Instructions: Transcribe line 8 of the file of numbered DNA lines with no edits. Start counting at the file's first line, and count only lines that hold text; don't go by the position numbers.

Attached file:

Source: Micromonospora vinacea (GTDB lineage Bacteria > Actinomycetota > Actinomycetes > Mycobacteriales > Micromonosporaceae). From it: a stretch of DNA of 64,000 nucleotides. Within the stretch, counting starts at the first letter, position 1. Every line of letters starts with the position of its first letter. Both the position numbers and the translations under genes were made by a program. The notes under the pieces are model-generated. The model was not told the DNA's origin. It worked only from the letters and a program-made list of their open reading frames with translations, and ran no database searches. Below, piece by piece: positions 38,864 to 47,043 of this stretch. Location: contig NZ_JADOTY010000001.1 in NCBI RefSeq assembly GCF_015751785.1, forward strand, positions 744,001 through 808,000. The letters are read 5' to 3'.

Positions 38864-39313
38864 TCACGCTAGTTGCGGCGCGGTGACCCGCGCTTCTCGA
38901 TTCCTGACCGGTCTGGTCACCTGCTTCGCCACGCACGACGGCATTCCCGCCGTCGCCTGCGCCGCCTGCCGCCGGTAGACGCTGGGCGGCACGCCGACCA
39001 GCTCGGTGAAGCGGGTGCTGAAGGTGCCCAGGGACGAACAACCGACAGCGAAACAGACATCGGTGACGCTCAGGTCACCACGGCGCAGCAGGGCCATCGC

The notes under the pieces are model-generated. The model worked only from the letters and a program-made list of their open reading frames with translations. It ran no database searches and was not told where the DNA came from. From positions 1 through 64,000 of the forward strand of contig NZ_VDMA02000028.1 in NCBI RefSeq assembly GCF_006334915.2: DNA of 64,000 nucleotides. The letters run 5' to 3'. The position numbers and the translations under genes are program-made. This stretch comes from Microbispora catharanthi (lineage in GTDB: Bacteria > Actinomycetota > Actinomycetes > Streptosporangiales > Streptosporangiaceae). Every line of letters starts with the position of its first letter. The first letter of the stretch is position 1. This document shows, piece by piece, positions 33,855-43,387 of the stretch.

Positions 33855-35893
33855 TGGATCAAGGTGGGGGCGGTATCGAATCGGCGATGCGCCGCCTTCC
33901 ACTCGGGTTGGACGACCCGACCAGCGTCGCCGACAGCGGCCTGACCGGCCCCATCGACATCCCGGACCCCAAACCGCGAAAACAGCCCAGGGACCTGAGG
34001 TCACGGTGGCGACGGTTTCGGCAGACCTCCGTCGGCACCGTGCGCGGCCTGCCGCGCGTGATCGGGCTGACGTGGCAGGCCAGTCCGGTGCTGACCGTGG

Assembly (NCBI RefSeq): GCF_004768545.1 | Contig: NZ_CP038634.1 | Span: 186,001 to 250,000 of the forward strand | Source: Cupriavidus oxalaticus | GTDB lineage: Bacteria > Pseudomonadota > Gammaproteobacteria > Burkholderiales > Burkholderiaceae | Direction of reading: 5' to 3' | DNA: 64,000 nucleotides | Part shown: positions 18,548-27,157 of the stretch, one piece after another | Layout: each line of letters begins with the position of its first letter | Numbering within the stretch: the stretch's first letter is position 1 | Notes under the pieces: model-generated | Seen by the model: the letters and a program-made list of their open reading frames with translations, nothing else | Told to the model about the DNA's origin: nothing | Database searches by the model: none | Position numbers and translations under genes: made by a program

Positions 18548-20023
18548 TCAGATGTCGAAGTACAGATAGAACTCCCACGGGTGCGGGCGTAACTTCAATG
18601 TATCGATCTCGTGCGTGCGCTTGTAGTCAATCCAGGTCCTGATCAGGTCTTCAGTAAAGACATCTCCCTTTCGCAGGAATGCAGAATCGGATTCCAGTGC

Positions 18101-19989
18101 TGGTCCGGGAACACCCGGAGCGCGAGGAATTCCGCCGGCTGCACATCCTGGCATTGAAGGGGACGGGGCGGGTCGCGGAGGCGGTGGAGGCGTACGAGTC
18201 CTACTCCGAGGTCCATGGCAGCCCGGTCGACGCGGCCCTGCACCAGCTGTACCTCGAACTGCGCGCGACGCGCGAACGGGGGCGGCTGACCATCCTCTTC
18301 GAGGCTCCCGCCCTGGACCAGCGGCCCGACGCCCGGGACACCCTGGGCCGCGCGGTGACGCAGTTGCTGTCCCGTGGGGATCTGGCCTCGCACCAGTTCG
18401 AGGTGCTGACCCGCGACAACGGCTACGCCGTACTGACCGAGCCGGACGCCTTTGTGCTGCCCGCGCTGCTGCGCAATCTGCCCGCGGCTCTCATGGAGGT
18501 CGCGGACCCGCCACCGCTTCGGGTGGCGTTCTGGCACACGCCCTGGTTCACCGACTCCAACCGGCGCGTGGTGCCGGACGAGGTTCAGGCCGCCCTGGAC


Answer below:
33855 TGGATCAAGGTGGGGGCGGTATCGAATCGGCGATGCGCCGCCTTCC